Case Study #1: Re-thinking How School is Done in Maine
- Poland Regional High School: History: Opened 6 years ago; replaced letter grades wtih student assessments; students work daily with their advisors who they remain with for all 4 years. Result: Every student is required to apply to college and more than 80% of the student body attends a college or university (in comparison to 35-40% prior to the opening of the school).
- Machias High School: History: Removed poorly attended parent-teacher conferences and replaced them with meetings between students, parents, and advisors, with students formally presenting their work to their parents. Result: 98-100% parent turn-out since the program began; increase of graduates going on to college from 50% to nearly 80%.
Case Study #2: When One School Won't Do, Enroll Students in Two (Maryland)
Thanks to a $1 million yearly donation from the Howard Hughes Medical Institute, the Loudoun Academy of Science is projected to enroll 250 students, 9th-12th (this year, 23 seniors and 62 freshman have started). The focus of the school is to bring an integrated, hands-on science program to the students, who will spend part of the week at the Loudoun Academy of Science and the rest of the week taking their remaining classes in their Loudoun County neighborhood schools.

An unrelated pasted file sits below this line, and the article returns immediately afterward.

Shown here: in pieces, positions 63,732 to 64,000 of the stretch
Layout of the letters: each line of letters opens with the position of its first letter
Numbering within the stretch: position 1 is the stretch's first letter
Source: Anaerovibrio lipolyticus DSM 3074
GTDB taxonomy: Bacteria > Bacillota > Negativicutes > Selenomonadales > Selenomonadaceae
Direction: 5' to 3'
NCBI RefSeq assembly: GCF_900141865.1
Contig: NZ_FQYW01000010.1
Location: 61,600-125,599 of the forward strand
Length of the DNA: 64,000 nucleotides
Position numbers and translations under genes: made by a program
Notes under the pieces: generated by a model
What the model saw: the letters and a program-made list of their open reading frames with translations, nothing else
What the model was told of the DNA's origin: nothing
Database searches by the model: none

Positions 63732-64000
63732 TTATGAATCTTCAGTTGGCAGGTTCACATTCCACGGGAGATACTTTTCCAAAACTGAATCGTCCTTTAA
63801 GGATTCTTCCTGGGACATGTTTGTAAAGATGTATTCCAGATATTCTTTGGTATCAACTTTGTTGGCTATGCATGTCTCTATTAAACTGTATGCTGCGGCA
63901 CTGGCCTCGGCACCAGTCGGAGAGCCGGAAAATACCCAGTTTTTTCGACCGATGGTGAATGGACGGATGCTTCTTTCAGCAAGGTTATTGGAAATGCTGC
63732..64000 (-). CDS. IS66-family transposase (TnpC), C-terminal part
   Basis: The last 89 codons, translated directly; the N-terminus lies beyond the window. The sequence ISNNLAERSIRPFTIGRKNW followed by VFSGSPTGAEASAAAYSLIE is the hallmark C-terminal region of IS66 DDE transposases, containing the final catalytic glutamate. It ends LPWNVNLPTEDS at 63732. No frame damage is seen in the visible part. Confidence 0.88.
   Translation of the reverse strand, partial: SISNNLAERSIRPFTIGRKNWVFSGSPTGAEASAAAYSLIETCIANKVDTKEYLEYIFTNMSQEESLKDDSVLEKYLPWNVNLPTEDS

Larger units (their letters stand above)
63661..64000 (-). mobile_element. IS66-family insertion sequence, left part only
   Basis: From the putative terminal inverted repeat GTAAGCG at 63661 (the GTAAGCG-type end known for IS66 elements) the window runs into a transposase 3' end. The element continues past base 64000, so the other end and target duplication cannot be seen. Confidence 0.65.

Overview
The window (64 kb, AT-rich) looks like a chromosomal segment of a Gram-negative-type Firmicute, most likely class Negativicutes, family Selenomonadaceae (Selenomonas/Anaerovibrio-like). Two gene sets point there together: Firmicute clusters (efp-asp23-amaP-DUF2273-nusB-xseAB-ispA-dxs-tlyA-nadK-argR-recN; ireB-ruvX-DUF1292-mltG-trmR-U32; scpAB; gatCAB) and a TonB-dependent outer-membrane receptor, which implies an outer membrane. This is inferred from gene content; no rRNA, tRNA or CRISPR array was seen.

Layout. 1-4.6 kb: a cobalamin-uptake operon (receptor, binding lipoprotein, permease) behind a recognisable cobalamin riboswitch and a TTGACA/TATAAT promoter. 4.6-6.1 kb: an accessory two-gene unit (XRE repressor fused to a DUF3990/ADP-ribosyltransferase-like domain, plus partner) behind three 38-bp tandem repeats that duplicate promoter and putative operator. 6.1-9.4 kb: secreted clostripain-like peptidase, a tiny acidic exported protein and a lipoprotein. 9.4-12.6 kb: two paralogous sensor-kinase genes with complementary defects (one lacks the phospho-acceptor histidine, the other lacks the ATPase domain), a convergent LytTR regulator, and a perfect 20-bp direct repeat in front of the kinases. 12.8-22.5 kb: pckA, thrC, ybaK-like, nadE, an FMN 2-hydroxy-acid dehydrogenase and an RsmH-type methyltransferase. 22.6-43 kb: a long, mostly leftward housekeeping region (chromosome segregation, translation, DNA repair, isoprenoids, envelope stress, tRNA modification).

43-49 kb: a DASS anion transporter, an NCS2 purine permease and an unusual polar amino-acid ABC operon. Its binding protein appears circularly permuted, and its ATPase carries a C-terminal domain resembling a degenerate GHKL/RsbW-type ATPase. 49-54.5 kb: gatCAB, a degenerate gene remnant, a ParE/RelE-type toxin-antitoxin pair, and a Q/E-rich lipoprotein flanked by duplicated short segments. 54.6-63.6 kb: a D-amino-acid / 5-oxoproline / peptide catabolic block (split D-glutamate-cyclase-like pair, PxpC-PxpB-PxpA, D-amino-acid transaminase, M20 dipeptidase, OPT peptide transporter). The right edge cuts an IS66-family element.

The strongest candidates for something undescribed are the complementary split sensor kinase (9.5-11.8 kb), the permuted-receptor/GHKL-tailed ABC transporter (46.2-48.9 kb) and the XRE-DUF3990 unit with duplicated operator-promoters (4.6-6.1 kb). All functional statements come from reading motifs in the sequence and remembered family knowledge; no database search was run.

"We've been doing it backwards. They learn about rocks, but they don't know anything about chemistry. They learn about earthquakes, but they don't know anything about waves." -- said George Wolfe, who left a 20-year teaching position and his own PBS television show in NY to come to Maryland to design and direct the program, in describing why the school will teach all science subjects in integrated, year-long courses rather than the traditional manner.